Moazzam Murad ( Radiology Department, Aga Khan University Hospital, Karachi. )
Vaqar Bari ( Radiology Department, Aga Khan University Hospital, Karachi. )
M. Zafar Rafique ( Radiology Department, Aga Khan University Hospital, Karachi. )
Kashif Ashraf ( Radiology Department, Aga Khan University Hospital, Karachi. )
Periosteal desmoid is a benign tumor like reactive fibrous lesion developed by repeated micro trauma. We describe the case of a 14 year old boy with pain in his right knee who underwent plain radiography followed by radionuclide bone scan. The final diagnosis was that of periosteal desmoid.
Periosteal desmoid is a rare benign lesion occurring in children and adolescents with an increased physical activity. It is a tumor like lesion developed by repeated micro-trauma of the origin of distal fibers of adductor magnus and aponeurotic origin of the medial head of gastrocnemius. This condition must be given increased attention as the region of the knee joint in children is a location of frequent development of sarcoma and osteomyelitis.1 The incidence of this lesion has been reported in 11.5% of male and 3.6% of female children between the ages of 3 and 17 years.2 They are bilateral in up to 35% of cases.2,3 Resnick and Greenway were the first to classify this entity into excavations and proliferative cortical irregularities.4 Synonyms include distal femoral cortical irregularity (DFCI), cortical desmoid and a distal metaphyseal femoral defect.
|Figure 1. X ray Right knee shows subtle metaphyseal lucency with cortical irregularity over medial aspect of distal right femur. |
|Figure 2. Normal bone scan |
An athletic 14 year old boy presented to the orthopaedic clinic with pain in his right knee for the last 6 months. He was a member of the school football team. Clinical examination was unremarkable except for some tenderness at the knee. Plain radiographs of the right knee showed subtle metaphyseal translucency with cortical irregularity over medial aspect of distal femur (Figure 1). An assumption of malignant bone tumor was made. Patient was referred for radionuclide bone scan prior to a biopsy. Three phase radionuclide bone scan was performed which revealed no abnormality corresponding with the plain film findings (Figure 2). Considering the physical activity of the patient, plain X-ray and bone scan findings the final diagnosis was that of periosteal desmoid
A follow up was done at 6 monthly intervals and complete healing of the lesion was noted at 1year without any treatment.
Periosteal desmoid is a non-neoplastic, reactive fibrous lesion that occurs at insertion or origin of major muscles and is characterized by focal cortical disruption, sclerosis and thickening.5 The origin is related to the forces exerted by the muscle on the periosteum and cortical bone in the active adolescents. Patients are often male although the increase in popularity of girl's sports has made this increasingly common in both the sexes. The lesion may be an incidental finding but an aching pain may occur. The distal femur is the most common site, either at the insertion of the adductor Magnus on the metaphyseal flare or posteriorly where the gastrocnemius originates.6 Bufkin expressed the opinion that this is the chronic avulsion injury and has no clinical importance.6 The humerus at the insertion of the pectoralis major is also a possible site.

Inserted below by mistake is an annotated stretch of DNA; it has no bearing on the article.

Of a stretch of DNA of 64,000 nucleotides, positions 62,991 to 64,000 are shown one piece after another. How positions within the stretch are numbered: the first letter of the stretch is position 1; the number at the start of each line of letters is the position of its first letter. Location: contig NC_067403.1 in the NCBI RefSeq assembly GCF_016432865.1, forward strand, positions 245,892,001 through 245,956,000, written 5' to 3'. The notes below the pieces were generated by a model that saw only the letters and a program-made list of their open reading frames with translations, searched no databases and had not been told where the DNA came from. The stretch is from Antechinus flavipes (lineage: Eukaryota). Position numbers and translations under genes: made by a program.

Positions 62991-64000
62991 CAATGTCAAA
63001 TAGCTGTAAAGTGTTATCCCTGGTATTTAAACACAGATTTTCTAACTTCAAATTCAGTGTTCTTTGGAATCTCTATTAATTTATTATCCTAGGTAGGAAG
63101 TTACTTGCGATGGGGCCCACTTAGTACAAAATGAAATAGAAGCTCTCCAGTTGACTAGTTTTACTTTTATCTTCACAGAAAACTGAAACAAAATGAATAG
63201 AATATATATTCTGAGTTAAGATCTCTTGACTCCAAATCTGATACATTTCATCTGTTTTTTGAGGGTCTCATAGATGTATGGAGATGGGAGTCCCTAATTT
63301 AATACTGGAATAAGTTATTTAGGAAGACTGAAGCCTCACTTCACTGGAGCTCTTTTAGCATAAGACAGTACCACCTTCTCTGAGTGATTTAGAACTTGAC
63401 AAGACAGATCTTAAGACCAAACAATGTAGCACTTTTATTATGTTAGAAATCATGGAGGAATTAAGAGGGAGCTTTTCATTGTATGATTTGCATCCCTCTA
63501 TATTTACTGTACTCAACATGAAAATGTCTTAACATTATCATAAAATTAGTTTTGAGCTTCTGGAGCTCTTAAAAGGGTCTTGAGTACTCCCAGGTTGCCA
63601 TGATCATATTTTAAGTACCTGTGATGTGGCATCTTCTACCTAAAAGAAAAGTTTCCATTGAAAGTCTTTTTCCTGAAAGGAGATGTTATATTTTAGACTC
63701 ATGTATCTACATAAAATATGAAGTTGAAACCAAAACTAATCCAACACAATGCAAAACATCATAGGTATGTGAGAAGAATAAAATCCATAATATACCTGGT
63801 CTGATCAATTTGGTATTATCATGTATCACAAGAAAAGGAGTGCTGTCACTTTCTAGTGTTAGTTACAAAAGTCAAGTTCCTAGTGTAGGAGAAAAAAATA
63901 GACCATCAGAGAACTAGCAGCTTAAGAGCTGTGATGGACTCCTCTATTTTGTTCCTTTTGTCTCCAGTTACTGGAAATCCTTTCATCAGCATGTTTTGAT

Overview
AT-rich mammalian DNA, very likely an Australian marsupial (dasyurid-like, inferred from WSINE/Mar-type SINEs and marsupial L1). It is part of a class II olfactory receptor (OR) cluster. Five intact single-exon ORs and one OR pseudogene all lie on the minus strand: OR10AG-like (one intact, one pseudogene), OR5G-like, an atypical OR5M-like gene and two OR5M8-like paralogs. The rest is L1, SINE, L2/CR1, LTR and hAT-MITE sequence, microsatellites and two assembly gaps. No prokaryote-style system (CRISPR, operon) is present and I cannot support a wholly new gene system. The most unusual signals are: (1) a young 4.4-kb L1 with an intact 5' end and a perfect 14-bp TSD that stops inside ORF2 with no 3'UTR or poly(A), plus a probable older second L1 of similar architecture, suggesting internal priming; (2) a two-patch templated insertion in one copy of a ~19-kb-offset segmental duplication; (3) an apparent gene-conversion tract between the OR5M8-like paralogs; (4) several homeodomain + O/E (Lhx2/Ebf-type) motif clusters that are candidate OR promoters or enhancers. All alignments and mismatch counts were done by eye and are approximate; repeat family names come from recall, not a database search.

Radiographically the lesions are 1 to 3 cm in size, irregular with areas of lucency and areas of sclerosis. There may be some mineralization within the lesion. The margin may be latent or active. Periosteal reaction occurs but without soft tissue extension. A carefully formatted MRI will show the relationship of the muscle insertion to the lesion but the severity of the lesion may be overcalled on MRI and increase the anxiety levels all around. Bone scan may be normal or will show uptake due to the presence of reactive bone, then become cold as the lesion involutes.7 A negative radionuclide bone scan is important in differentiating a periosteal desmoid from a malignant tumour as in this case CT scan may be helpful8 in differentiating this lesion from osteoid osteoma and show the complex nature of the lesion with areas of cortical thinning and thickening, some possible cystic areas and the surrounding mild sclerotic reaction. Computerised tomography is an asset in the diagnosis because of its ability to show the anatomical relationship of the lesion with the attachment of the medial gastrocnemius muscle. This relationship is a sine qua non condition for the diagnosis of distal femoral cortical irregularity.9 Biopsy is not indicated or warranted. A lesion whose nature is in doubt should be referred to an orthopaedic oncologist.
On pathological examination the lesion consists of reactive fibrous tissue, cartilage and bone with a non malignant appearance. The presence of poorly organized osteoid and hypercellularity has lead to a misdiagnosis of osteosarcoma or fibrosarcoma for which in past amputations had been performed with tragic results.6
Treatment consists of reassurance, observation and occasionally radiologic follow up. The prognosis is excellent and the lesion heals without treatment in early adulthood and can be regarded as a normal variant. An awareness of the entity though rare is important to avoid confusion with a malignant tumor and avoid unnecessary amputation.
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